You can go always go to SFB Online and play FEDERATION COMMANDER on-line with live opponents from around the world for the princely sum of $4 per month. You might even stumble into somebody local.

There are probably more ways than this to find opponents, but unless you live in a cave somewhere, you can almost certainly find a new friend within a short while by trying these methods.

Thursday, April 17, 2008


This is Steven Petrick Posting.

While I was stationed at Fort Campbell, the gaming group I was part of decided to play a "Cthulu" campaign. The various characters met, got acquainted in early adventures and the campaign proceeded deeper into the milieu.

At one point in the campaign, the characters were divided into two groups. One group went to Transylvania to investigate going's on there, while the other went to Egypt. The survivors (yes, it was a Cthulu campaign, in point of fact we actually had one player and his character go completely over to the other side) were reunited on a passenger ship heading back to the states.

But something strange happened.

One of the characters had "Danger Sense", which would alert him that he was in danger, but was never specific about what the danger was. Now, suddenly, whenever he was near Allen Jones his danger sense would go off. And he could not figure out why.

In game terms, when the two groups were brought back together, the player running Allen Jones saw the other character, and asked to speak to the Campaign Master privately, and when the two came back, he sat down and the Campaign Master simply told the other player his character's danger sense went off when ever he was around Allen Jones. It was incumbent upon him to figure out why.

The Campaign continued through various other adventures. Allen Jones was, within the group, the only character everyone else trusted. Except the guy with Danger Sense, who became increasingly anxious. But since he did not know why, all he could do was tell other characters that something was not right about Jones. But Jones was the one guy everyone else trusted.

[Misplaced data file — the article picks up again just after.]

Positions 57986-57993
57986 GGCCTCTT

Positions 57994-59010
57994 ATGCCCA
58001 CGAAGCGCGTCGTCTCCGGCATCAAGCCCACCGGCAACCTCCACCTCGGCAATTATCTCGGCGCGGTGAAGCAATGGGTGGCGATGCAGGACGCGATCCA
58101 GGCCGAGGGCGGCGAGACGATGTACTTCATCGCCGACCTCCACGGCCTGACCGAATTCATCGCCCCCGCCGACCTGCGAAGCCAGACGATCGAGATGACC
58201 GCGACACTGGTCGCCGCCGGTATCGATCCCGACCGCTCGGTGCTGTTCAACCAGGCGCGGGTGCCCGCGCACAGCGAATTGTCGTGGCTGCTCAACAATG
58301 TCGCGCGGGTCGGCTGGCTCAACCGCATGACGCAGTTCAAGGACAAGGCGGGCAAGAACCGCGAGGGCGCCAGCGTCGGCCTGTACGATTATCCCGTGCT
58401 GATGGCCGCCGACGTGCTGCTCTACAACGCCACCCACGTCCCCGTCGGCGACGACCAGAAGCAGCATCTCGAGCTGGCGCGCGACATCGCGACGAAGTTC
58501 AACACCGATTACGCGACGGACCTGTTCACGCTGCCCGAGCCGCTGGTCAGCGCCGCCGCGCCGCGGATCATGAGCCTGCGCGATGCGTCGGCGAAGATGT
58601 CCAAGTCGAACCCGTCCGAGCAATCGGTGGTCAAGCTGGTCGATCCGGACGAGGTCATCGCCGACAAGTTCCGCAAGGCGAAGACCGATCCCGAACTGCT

Things got really worse because the guy running Jones had a rather warped sense of humor. One day, he and the other player were alone in a car driving someplace (real world), and he explained why the the character's danger sense was going off.

Jones, you see, was no longer Jones. While he had been in Transylvania the villain that that group thought they had killed had actually traded places with Allen Jones, i.e., his spirit and soul now possessed Allen Jones' body, and Allen Jones' spirit and soul had been destroyed with his (the villain's) old body. And Jones was the one character that everyone else trusted, and he was going to kill all the other members of the party, one by one, and the last thing they would each see would be the smiling face of the one person they all trusted.

You can probably imagine what effect that had on that player's character in subsequent adventures. He had to play the character as if he did not know what he, the player, did know. He could not warn the others of exactly what was wrong, and yet he knew.

Eventually his paranoia spread to other members of the group, but even though they were paranoid, knew something was wrong, no one knew just what, and everyone (except the character with danger sense) still trusted Allen Jones.

The paranoia levels finally started to derail the campaign, and the Campaign Master had to stop it, sit everyone down, and tell everyone exactly what was going on.

The character with Danger Sense had committed (albeit in the line of duty trying to stop Cthulu) major crimes while in Egypt, and was wanted by the law on international warrants. Allen Jones was a law officer and would have arrested the character with danger sense and turned him in if he became aware of the crimes. Thus the danger sense was triggering to not talk with Allen Jones about things in Egypt.

However, my little joke (yes, I was Allen Jones) had almost destroyed the campaign. And, yes, while we were in Transylvania the main villain was intended to "trade places" with Allen Jones, the problem was that Allen Jones had become aware of it, and caught the Campaign Master off guard by emptying a 50-round .45 caliber drum magazine of a Thompson sub-machinegun into "the baron" rather than "confronting" him.

Wednesday, April 16, 2008


STEVE COLE REPORTS; The eight-foot fence around my back yard has three feet of sheet metal around the top of it, mounted on custom-made brackets. This is to keep Isis and Ramses home when they use the cat door to enjoy the back yard. I'm all for fresh air and exercise (for the Bengal Cats anyway) but I don't want them fighting other cats, hit by cars, stolen by evil people, or anything else.

The wind in this part of Texas is pretty bad. Twenty miles an hour is regarded as a relatively calm day. Forty miles an hour isn't something anyone would mention in conversation. Fifty miles an hour is a stiff wind, but to actually come up in dinner table conversation, it has to hit sixty miles per hour, which it does at least once a
month. That much wind plays heck with everything, from the fence to the siding on the house. My fence stays up only because it has metal poles in concrete and bolted cross-bar stringers. The sheet metal at the top, however, takes a beating, and is often torn loose, or torn in half. That in turn creates problems with the Bengal Cats going walkabout.